Games like Chess, Go, Mancala and Checkers have evolved through centuries, absorbing gaming experience into their progressive adaptable rules. As in biological natural selection, these games are more like species, with their life trees,
their historical compromises, their multiple branches (cultural instead of biological). So, in this case, every game started in one or more human minds, in some raw artificial state, and was tested in a social environment. Like most species, most games must have become extinct quite quickly. But a few were able to adapt to the cultural intricacies of the memetic landscape of its inventors. And then, when society changed, games also changed, like any adaptable, flexible population of organisms. Of course, the analogy only goes so far. Unlike fossils, if they are rediscovered, games can be brought back and enjoy a new life eventually under new clothes. (The Game of Ur, and Senet, with their reconstructed rules, are famous examples).

Just as for the concept of species, we might differ our final judgement about our recent games. Perhaps Hex will have a biography (it already has thriving children, like Y). Game inventors, nowadays, have an immense set of game ideas and, like alchemists, they try to mix them, mould them into new games. Most of those, as in the past, will become extinct and never get beyond being artificial concepts. Others, because they say something to generations of players, will be carried along with our evolving society and will start to have a biography. They will, slowly and in unexpected ways, become natural concepts.

[also posted in]

Jun 1, 2011

Two Games for Three Players

Here are a couple of games to be played with three players:

Triad by Cameron Browne

Rules can be checked here.

An older game is Atride by Gauthier Fourcade:

More info can be read here (in French).

May 27, 2011

Board Games Studies 2011

This year edition of BGS happened in Brugge, Belgium. The meeting was held at the KHBO-Spellenarchief. The game archive has several thousand board games and has a database (in Dutch) which is being slowly uploaded with game information and, hopefully, game rules. Here are some pictures from their public section:

And here is a panoramic view (as usual, click to enlarge):

Lots of thousands of games were donated by the Dutch game collector and inventor, Fred Horn, who still collaborates with the Museum. Here is a picture of him (the middle guy, talking math & games with Jorge Nuno and Carlos Santos, two Portuguese friends):

Irving Finkel presented "On to Square Two – the question of dissemination" talking about how games travel between cultures. This travel is useful for game survival but has also the problem of game contamination. Some games may even replace and destroy old games. For a game Historian the modern waves of European migration (like colonists or missionaries) to the rest of the world meant terrible news.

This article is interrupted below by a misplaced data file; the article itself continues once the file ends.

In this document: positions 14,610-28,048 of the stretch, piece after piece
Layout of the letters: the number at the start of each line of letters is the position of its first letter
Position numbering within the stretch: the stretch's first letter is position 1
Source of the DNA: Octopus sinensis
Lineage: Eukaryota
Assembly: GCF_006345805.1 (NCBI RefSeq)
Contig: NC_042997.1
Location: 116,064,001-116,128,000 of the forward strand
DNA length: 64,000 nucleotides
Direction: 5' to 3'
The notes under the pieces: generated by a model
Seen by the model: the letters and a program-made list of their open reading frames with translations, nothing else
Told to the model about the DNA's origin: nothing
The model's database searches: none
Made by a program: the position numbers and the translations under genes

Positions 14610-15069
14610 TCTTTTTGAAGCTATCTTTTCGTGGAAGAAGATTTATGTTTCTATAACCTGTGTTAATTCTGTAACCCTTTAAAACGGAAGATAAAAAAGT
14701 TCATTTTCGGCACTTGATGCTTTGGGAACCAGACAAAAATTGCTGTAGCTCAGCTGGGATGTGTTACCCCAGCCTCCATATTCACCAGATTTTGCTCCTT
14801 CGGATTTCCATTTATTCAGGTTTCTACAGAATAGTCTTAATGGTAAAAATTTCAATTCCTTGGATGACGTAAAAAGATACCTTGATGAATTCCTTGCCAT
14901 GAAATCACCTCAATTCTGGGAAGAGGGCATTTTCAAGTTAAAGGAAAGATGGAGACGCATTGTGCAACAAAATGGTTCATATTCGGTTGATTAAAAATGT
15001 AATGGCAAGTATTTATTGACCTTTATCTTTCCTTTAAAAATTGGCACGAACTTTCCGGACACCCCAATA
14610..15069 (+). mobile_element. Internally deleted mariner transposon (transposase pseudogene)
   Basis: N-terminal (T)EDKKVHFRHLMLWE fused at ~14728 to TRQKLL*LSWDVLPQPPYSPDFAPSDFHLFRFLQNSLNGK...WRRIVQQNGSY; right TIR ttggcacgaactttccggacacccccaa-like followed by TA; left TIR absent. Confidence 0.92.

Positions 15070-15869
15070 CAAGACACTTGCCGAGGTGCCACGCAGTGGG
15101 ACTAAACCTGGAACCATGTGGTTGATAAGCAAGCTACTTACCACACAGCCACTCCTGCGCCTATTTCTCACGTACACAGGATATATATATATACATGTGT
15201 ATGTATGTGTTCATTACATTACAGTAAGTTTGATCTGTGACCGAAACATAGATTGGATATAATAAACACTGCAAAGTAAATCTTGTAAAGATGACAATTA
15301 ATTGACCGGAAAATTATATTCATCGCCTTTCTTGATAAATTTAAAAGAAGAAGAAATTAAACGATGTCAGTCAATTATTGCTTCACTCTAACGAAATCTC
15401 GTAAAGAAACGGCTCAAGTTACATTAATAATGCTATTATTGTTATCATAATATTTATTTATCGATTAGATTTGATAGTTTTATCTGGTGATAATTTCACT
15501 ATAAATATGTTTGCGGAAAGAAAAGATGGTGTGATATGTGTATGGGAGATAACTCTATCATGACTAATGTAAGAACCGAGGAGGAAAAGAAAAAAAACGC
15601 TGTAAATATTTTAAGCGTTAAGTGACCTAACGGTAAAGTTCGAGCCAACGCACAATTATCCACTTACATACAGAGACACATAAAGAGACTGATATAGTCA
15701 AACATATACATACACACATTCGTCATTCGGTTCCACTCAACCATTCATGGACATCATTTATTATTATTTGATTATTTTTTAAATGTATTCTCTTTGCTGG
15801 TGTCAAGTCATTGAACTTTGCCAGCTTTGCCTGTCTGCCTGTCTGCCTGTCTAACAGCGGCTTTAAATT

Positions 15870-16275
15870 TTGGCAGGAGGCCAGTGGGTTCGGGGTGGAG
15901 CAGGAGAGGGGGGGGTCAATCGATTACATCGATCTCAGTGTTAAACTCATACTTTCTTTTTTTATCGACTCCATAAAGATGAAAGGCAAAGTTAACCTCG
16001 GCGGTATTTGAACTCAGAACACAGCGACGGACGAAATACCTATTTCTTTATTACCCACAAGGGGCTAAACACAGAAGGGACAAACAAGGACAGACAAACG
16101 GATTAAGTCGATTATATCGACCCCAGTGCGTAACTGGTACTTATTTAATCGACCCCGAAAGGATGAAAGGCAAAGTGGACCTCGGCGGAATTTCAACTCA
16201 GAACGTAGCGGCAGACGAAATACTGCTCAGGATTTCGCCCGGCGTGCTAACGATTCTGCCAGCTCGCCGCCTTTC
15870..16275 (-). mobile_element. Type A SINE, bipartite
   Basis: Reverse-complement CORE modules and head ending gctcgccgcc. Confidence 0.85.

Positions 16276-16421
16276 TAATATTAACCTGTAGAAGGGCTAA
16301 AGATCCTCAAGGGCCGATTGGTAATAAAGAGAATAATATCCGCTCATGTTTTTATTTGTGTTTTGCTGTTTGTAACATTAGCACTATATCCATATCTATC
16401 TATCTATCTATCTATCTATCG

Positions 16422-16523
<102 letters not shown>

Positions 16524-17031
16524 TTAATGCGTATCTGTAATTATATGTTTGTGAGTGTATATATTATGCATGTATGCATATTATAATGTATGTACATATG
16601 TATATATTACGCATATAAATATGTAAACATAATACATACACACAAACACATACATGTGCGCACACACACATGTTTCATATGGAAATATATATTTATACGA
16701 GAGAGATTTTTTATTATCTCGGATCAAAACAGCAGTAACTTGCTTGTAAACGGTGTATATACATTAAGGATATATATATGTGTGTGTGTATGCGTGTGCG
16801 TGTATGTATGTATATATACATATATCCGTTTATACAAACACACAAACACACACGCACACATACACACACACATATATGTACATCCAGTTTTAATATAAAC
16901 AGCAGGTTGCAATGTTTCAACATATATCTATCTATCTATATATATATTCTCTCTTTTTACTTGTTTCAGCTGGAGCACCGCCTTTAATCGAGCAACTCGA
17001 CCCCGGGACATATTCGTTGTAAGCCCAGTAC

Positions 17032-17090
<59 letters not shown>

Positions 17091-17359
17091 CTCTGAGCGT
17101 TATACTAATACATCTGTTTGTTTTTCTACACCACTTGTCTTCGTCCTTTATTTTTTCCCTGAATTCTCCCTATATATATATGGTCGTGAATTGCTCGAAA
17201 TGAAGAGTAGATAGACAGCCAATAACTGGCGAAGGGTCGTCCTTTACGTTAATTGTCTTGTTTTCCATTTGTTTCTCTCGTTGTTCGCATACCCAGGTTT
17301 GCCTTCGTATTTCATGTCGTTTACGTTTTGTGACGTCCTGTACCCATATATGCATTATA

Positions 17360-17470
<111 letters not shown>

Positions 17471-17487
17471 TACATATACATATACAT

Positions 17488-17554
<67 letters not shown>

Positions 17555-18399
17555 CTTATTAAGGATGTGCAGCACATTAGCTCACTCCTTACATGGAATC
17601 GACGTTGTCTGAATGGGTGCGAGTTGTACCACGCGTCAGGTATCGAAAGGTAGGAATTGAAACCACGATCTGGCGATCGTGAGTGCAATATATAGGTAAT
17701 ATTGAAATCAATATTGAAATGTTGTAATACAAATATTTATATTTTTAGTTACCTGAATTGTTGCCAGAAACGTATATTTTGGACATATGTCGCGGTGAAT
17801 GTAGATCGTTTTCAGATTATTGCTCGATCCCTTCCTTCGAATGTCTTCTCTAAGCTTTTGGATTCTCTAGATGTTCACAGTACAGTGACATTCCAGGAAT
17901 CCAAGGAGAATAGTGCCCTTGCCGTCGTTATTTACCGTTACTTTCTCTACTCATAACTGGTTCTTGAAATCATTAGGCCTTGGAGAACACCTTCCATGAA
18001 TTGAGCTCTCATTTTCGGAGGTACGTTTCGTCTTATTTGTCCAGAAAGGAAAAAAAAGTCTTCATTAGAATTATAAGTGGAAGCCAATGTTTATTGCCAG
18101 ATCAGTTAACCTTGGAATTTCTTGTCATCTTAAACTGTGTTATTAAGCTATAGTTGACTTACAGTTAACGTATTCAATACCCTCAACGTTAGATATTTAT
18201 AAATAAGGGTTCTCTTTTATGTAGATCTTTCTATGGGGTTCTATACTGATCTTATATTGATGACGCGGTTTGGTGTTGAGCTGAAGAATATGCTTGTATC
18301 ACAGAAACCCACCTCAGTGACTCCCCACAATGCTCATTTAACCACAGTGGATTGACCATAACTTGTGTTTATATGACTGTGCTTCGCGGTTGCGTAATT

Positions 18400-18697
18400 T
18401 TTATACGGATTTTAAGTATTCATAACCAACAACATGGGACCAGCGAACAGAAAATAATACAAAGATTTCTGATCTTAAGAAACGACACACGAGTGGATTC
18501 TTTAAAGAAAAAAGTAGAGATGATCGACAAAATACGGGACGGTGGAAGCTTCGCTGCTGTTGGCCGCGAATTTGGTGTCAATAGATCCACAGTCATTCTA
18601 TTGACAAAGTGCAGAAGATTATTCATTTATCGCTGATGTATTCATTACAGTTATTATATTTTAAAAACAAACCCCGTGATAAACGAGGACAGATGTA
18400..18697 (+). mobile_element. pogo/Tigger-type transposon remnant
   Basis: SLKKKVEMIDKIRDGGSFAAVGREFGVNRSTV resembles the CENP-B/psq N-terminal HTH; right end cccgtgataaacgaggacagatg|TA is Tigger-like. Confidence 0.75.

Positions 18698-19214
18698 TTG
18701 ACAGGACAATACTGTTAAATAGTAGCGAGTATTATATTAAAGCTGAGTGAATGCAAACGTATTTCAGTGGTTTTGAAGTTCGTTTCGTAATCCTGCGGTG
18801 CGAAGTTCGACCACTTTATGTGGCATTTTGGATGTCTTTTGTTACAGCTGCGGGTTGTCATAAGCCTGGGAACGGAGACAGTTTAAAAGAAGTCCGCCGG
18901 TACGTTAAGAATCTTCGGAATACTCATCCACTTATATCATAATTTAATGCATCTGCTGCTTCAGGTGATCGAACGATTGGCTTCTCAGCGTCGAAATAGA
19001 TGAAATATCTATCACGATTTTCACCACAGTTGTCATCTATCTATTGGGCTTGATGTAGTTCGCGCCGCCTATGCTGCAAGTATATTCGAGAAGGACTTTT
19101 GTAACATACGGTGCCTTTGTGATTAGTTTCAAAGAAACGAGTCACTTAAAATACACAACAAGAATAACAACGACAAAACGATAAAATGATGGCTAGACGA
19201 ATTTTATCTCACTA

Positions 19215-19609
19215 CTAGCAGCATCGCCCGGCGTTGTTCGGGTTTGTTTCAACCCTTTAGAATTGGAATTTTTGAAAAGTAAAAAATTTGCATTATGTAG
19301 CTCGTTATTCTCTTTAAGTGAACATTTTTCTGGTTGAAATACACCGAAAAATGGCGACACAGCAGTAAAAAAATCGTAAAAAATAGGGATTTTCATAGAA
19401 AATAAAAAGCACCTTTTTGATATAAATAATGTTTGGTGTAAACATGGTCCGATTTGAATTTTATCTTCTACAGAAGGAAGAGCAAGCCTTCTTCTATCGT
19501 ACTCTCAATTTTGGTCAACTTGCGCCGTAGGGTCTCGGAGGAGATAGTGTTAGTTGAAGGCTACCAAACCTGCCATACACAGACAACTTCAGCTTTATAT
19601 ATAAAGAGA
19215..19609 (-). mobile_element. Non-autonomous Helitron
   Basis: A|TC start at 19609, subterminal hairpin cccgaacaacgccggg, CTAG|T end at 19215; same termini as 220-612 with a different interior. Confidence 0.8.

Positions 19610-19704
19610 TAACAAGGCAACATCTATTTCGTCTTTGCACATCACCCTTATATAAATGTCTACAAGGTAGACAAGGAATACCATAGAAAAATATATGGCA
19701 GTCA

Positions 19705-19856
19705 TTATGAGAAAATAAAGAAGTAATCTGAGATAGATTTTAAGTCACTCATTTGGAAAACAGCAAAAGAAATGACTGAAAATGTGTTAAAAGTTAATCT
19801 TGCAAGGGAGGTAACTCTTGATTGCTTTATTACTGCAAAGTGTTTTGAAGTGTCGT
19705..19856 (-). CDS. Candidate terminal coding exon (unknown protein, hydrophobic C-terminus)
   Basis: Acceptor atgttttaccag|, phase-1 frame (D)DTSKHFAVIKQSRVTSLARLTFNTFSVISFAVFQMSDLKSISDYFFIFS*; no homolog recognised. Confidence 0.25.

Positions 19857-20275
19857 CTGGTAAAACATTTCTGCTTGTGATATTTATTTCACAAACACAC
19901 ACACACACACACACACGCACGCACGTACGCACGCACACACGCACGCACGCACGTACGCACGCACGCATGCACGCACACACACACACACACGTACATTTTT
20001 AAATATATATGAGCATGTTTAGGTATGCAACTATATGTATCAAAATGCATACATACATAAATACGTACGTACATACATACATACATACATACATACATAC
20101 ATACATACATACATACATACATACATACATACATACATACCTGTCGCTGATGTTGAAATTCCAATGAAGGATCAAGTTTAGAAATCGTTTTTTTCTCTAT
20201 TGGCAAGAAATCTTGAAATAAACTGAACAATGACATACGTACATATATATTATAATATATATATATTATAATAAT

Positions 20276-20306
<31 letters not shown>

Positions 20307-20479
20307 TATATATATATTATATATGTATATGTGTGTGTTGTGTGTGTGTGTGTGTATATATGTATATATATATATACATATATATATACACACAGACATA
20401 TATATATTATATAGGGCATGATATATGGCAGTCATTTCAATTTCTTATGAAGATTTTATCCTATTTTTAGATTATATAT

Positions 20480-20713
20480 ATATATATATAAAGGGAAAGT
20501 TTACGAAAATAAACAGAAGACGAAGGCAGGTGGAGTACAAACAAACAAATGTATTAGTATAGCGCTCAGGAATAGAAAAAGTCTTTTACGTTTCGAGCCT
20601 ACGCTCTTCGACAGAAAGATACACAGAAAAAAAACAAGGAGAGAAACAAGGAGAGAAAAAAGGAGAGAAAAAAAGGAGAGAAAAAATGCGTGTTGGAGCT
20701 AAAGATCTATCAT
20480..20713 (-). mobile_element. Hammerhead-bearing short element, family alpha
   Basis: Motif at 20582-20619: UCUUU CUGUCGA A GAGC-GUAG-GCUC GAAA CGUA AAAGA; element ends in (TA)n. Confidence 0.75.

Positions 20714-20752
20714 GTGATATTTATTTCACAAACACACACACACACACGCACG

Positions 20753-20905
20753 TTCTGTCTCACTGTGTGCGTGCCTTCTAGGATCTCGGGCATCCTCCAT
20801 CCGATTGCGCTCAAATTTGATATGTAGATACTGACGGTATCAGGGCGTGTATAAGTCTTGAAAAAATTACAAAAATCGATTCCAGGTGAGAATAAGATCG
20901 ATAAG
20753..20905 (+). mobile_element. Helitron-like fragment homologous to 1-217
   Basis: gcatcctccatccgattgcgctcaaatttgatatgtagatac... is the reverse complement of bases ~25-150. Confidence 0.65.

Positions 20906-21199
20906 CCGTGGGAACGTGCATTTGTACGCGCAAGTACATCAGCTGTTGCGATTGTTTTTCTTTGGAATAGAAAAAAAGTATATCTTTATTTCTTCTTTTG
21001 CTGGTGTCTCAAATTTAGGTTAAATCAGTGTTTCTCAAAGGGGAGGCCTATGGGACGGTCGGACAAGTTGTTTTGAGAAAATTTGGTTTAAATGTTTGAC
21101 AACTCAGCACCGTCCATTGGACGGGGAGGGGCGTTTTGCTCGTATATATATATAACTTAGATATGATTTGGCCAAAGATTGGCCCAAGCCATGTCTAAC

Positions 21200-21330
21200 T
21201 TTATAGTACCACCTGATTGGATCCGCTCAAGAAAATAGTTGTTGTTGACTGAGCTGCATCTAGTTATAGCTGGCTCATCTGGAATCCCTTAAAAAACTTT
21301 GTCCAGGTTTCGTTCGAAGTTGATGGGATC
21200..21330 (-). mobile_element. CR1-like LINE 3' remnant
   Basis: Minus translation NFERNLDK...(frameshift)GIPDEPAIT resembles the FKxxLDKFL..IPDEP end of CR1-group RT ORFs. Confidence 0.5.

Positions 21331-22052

In the colloquium a participant (I don't recall his name...) presented a rediscovered picture from an old book, picturing Adam & Eve in the garden of Eden. Some say they are playing a board game (I saw just them picking and eating grapes or something like that...). Anyway, the picture is pretty:

Michel Boutin made a nice presentation called "The structure of games" were he made an historical perspective of how games were classified in the past.

May 22, 2011


Anyone knows Dutch German?

[Feb 2013] Fred Horn was kind enough to translate the rules:


A Tactical Game for 2 Persons from 8 years on, with both two Knights and nine Squires.

Aim of the Game is to get your Knight occupying the Opponents Knights’ start-position; or tocapture the Opponents’ Knight by jumping over or in the same way capture all Opponents Squires.

The two Knights (Balls) start, at the beginning of the Game, on their same colored Field (Cirkle), the nine escorting Squires start on the 9 surrounding yellow Fields (Cirkles).
Players draw who begins and then Turns go alternately by moving in his Turn one Piece of the Players’ color. Moving goes in all directions, including diagonal.
A move is only to a next, free adjacent Field (Cirkle).
When it is a Players’ Turn and an Opponents’ Piece is adjacent to one of his Pieces and the Field (Cirkle) behind is empty, The Player MUST in this Turn jump over the Opponents’ Piece.
This Piece is captured and removed from the Board.
Does the Players have more than one opportunity to jump he is free to choose which capture he wants to make.
Only one Piece can jumped over and it is not allowed to jump over your own Pieces.
Knights can move or jump to all Fields –a color does not count-, but Squires are only allowed to occupy their own yellow Fields(Cirkles)-their start-position- or the grey Fields(Cirkles) =No-Mans-Land=. The Squires may jump over an Opponents’ yellow Edge only, when after the jump they occupy a grey Field (Cirkle).

Winning is by 
  1. capture of the Opponents’ Knight; 
  2. capture of all Opponents’ Squires or 
  3. moving the own Knight on to the start-position of the Opponents’ Knight.
Translated from German to English by Fred Horn 12/02/2013

May 21, 2011


A Bavarian game from early 20th century (click to enlarge):

May 20, 2011


A 1887 game from George Parker (click to enlarge):